Another Approach To Use GWT With NetBeans

GWT is one of my favorite tools since it was born, but unfortunately I never had a chance to use it at work. I tested it some time ago and I loved it, but version 1.5 stands even above. I can't keep ignoring it, so I'm going to use it in my free time. I'm a GWT newbie, keep this in mind while reading, nevertheless I've organized a simple setup that I like and I wanted to share it hoping for comments and suggestions.

Most Java developers use Maven, as I do, although not always. I tried the GWT Maven plugin, it does everything, but I found it to be slow, even after it downloads everything. Since I've not found an easy way to make it run fast, I went back to Ant. The setup I'm going to describe runs faster than the Maven based one.

I tried the GWT4NB plugin for NetBeans, it works very well, but when I tested GWT for the first time, I used the tools created by Joakim Recht (GWT Task for Ant and GWT XDoclet). It looked smarter to me than using the wizards provided by an IDE. Now another utility has been added to Joakim's GWT swiss knife: a GWT XDoclet replacement for GWT 1.5 that uses annotations instead of XDoclet.

I have another goal: building a JAR instead of a WAR. Why? Because it would make upgrades easier: when a new version is out, I'd simply replace the JAR, without touching the web application that might have been customized in the meanwhile. I'm thinking of my good old MeshCMS, where pages are created inside the webapp: I'd like to write a new admin interface using GWT, and then distribute the whole CMS as a JAR file.

But let's go to the setup. Since the goal is to build a JAR, create a new Java Class Library project instead of a web application:

New Java Class Library project: step 1

New Java Class Library project: step 2

Some sources will be generated automatically, so add another source directory to avoid mixing them with handwritten code:

Add a source directory: step 1

Add a source directory: step 2

Add a source directory: step 3

We need some libraries: GWT itself and the two Joakim's tools: GWT Task for Ant and gwt-apt. This is the list of JARs, together with other GWT files:

List of JARs

This is how the libraries are imported in NetBeans (you might want to create some libraries in the IDE instead of adding JAR files like I did):

Imported JARs

Note that you need to add src and gensrc to the libraries, since GWT wants to read the sources when compiling.

It's better to avoid building the JAR every time the project is compiled:

Packaging

Now it's time to edit the Ant build script to automate the code generation and GWT compilation. Open build.xml and add this code:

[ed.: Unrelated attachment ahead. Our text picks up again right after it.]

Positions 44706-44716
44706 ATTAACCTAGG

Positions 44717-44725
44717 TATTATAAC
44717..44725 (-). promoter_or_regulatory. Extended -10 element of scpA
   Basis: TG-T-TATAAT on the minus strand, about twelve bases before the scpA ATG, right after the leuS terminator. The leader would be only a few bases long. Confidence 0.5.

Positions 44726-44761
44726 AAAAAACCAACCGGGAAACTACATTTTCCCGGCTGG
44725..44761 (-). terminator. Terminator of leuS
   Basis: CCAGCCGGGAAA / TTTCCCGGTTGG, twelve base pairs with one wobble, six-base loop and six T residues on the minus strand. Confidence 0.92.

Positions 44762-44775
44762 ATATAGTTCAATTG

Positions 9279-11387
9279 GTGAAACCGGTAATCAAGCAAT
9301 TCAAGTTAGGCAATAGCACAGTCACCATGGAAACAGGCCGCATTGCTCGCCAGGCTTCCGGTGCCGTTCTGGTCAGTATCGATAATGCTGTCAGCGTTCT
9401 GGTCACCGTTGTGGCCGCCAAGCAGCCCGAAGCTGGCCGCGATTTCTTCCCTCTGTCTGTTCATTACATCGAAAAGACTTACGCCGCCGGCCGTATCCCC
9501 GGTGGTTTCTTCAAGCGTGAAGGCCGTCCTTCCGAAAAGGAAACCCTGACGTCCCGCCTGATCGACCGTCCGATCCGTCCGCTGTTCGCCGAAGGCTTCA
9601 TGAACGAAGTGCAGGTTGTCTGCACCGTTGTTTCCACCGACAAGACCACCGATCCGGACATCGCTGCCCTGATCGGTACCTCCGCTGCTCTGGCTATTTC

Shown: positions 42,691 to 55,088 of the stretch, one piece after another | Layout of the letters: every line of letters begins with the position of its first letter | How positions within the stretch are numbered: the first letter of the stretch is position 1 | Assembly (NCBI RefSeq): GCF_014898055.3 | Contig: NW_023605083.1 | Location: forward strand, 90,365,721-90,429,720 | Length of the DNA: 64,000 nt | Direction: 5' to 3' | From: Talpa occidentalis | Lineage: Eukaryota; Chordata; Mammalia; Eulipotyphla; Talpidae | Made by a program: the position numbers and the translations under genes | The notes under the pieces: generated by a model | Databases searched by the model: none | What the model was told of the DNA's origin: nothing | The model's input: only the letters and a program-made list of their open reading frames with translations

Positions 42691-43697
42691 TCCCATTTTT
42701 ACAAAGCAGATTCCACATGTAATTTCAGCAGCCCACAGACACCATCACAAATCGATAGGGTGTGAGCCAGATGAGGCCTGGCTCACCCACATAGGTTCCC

<target name="-post-clean">
  <delete dir="${basedir}/tomcat"/>
  <delete dir="${basedir}/www"/>
  <delete dir="${basedir}/.gwt-tmp"/>
  <delete includeemptydirs="true">
    <fileset dir="${basedir}/gensrc" includes="**/*"/>
  </delete>

  <path id="gcp">
    <path path="${run.classpath}"/>
  </path>
  <taskdef resource="dk/contix/gwt/apt/ant-apt.xml" classpathref="gcp" />
  <gwtgenerate srcdir="${src.dir}" classpathref="gcp"
      gendir="${basedir}/gensrc"
      serviceFactory="my.gwtsetup.client.ServiceFactory"
      prefix=""
  />
</target>

<target name="-pre-jar">
  <mkdir dir="${basedir}/www"/>
  <taskdef resource="dk/contix/ant/gwt/ant-gwt.xml" classpath="${run.classpath}" />
  <gwtcompile destdir="${basedir}/www" optimize="true">
    <fileset dir="${basedir}/gensrc">
      <include name="**/*.gwt.xml"/>
    </fileset>
  </gwtcompile>

  <mkdir dir="${build.classes.dir}/www"/>
  <copy todir="${build.classes.dir}/www">
    <fileset dir="${basedir}/www"/>
  </copy>
</target>

build.xml

Please note that this code should be optimized by defining new parameters. This is a work in progress and is good for now.

I used -post-clean and -pre-jar, but you could use some custom targets, or add them to the build target (using -pre-compile and -post-compile, for example). I like this approach because when I build the project I don't generate the additional code (I use "Clean and Build" for that), and I skip the final GWT compilation that is not needed to run the project in hosted mode. It will be generated when building the JAR.

We need some sample code to run: I created a dummy project with the applicationCreator tool provided by GWT, then I took the Module class containing the entry point and the HTML file that will load the generated script. I modified them slightly and then added the @Module annotation to the Java class:

package my.gwtsetup.client;

import com.google.gwt.core.client.EntryPoint;
import com.google.gwt.user.client.ui.Button;
import com.google.gwt.user.client.ui.ClickListener;
import com.google.gwt.user.client.ui.DialogBox;
import com.google.gwt.user.client.ui.RootPanel;
import com.google.gwt.user.client.ui.VerticalPanel;
import com.google.gwt.user.client.ui.Widget;
import dk.contix.gwt.annotations.Module;

@Module(packageName = "my.gwtsetup",
        inherits = {"com.google.gwt.user.User",
                    "com.google.gwt.user.theme.standard.Standard"})
public class Main implements EntryPoint {
  public void onModuleLoad() {
    Button button = new Button("Click me");

    VerticalPanel vPanel = new VerticalPanel();
    vPanel.setWidth("100%");
    vPanel.setHorizontalAlignment(VerticalPanel.ALIGN_CENTER);
    vPanel.add(button);

    RootPanel.get().add(vPanel);

    final DialogBox dialogBox = new DialogBox();
    dialogBox.setText("Welcome to GWT!");
    dialogBox.setAnimationEnabled(true);
    Button closeButton = new Button("close");
    VerticalPanel dialogVPanel = new VerticalPanel();